We are going back to Italy in a few days, and we are going to stay there for a little more than 3 months. There are billions of things I could write about: my feelings, my expectations, the things I've missed here and those I'm going to miss there. I could write about how from an Italian perspective I'm an emigrant, from a Swedish perspective I'm an immigrant, while from my own perspective I'm caught somewhere in between, suspended between two worlds, two ways of life, two completely different ranges of possibilities. Both places are mine, in very different ways. Both my tiny home town in the North of Italy and the always-perfectly-functioning capital of Sweden. But none of that has anything to do with a book&film blog.
I will just say that, though my heart has been craving for All I Left Behind, and though I'm definitely happy to go back to Italy, now, with our passports ready and the floor scattered with open bags and suitcases, some sort of submerged fondness makes my heart sink a little at the thought of being away from Stockholm. The bare fact of Leaving a place implies melancholy thoughts. So, I'm madly happy to go home, but with a slightly melancholic happiness.
When we move from our flat in Stockholm to our house in Italy (or the other way around), I always perform my Browse-through-the-books Ritual: I look at all the books on the shelves, take out some, leaf through them, put them back and pick some more until I decide what book I want to read. I'm very fond of this little ritual, and I'm already thinking about the books I'll take out and start first. Here they are:

Michel Faber - The Crimson Petal and the White

Jon McGregor - If Nobody Speaks of Remarkable Things.

Mo Yan - Red Sorghum

David Grossman - To the End of the Land

Elizabeth Von Arnim - Vera

John R. R. Tolkien - The Lord of the Rings

Charles Dickens - The Old Curiosity Shop

So, my heart packed with happiness plus a blend of nervousness and submerged melancholy, I'm ready to go!

venerdì 9 dicembre 2011

Tea & Books Reading Challenge

As far as I can remember, books and tea have always been in my life. An immense pleasure, a reviving comfort, and even - seriously - a biological necessity. My brain freaks out without a constant dose of tea and books. I don't just love to read books and drink tea. I love to leaf through books I've already read, carry a book or two wherever I go; I'm mad for opening metal tea boxes and smelling the scent of dried tea leaves, I'm always eager to try new teas, and I have an obsession with tea cups. So, this Challenge is just perfect for me! :)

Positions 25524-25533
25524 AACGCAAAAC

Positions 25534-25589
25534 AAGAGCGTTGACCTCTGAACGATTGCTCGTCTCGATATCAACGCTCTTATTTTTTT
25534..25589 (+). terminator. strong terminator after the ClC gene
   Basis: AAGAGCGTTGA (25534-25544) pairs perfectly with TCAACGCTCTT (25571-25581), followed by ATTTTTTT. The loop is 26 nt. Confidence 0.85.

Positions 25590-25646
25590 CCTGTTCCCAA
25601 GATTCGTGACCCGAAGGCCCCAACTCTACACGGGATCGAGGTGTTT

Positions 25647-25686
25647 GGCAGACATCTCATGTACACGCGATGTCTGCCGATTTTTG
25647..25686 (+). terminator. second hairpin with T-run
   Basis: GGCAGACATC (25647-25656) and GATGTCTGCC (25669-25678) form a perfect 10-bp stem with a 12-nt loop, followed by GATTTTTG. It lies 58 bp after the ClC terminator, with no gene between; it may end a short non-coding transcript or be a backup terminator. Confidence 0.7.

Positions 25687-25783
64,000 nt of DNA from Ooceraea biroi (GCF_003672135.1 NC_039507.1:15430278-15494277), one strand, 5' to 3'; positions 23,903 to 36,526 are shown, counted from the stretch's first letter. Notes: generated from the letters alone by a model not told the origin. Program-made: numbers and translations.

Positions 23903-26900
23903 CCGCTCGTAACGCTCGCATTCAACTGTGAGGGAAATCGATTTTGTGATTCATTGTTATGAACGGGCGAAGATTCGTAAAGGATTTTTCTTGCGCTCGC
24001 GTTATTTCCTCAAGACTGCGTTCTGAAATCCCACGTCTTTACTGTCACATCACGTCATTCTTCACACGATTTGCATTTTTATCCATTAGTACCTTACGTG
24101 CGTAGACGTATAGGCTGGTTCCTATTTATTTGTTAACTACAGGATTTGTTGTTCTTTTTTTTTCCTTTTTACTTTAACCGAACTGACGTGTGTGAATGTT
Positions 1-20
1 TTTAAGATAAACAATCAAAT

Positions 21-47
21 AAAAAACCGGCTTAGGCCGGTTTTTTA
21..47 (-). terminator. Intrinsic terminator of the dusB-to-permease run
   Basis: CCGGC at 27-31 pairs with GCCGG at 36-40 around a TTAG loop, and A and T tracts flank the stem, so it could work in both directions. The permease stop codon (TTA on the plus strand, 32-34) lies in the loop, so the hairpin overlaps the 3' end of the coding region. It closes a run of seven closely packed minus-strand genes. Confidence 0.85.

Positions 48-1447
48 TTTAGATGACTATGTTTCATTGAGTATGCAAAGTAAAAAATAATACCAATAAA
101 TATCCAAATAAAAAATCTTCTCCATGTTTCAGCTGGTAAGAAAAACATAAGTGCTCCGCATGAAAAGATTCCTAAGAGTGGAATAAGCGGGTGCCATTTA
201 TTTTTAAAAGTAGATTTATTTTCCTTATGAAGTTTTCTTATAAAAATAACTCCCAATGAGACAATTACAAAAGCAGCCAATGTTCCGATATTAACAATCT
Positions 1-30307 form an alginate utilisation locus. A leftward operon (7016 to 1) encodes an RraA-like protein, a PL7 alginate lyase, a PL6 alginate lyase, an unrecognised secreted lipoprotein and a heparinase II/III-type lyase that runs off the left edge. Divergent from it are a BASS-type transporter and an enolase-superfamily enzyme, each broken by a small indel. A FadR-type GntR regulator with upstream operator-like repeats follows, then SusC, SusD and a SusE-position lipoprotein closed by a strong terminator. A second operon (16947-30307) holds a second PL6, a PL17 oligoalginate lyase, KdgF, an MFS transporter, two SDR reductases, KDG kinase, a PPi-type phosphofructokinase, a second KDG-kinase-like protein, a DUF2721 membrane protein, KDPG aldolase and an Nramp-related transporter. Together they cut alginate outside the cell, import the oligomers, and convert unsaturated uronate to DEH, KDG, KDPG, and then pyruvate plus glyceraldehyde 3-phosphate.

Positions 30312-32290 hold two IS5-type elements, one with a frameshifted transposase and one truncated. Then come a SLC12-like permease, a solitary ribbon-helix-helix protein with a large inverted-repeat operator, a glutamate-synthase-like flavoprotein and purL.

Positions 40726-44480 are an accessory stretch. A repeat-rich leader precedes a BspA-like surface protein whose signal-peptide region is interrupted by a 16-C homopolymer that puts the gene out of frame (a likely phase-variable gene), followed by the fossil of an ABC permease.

During 2011 - so far - I've read around 40 books, I mean read through, from cover to cover, while some more were left unfinished along the way. They were mainly in English and Italian, and a few in Swedish (I've been lazy with French and Russian, I will try to compensate for this next year). None of all those books reached 700 pages. I have nothing against huge books, I've read and enjoyed a few, like The Brothers Karamazov, the fact is that there aren't that many big tomes I've ever felt interested in. BUT I have two on my bookshelf, they've been there quite a while now and actually one of them was already on my 2012 list. I'm talking about The Crimson Petal and the White, by Michel Faber. I've read other things by him, and liked them a lot, and The Crimson Petal is set in my beloved London, so I really don't know why I haven't read it yet. The other book is The Lord of the Rings. Generally speaking, I'm not much of a fantasy reader, with a few exceptions. Yet I've always felt that The Lord of the Rings is not only for fantasy readers, and we even have it in three languages (English, Italian and Swedish, as usual). So I will take part in this challenge, humbly picking the basic level Chamomile Lover. I will start with The Crimson Petal in January at the earliest because I'm reading other things for pleasure, plus some more stuff for my upcoming new job, which is my biggest challenge at the moment! I might upgrade my level anyway, who knows. And I'm curious to see what other readers will choose....

Haruki Murakami Reading Challenge 2011

Just found out about this. Of course, I couldn't resist!

giovedì 8 dicembre 2011


NELLI PALOMÄKI was born in Finland in 1981. She started exhibiting her works in collective exhibitions in 2004, and in 2008 as a solo artist. She is a portrait photographer, it is true, yet this definition in her case is very reductive. Portrait photographs are usually not natural, because the subject is perfectly conscious of being looked at, studied, examined. The photographer has time to think, search, decide. Yet Nelli Palomaki makes every picture dreamy and suffused with different emotions, because the interaction between photographer (herself) and subjects makes every single photo different from all the others, and the feelings experienced in the acts of photographing and being photographed create the final image. She wrote: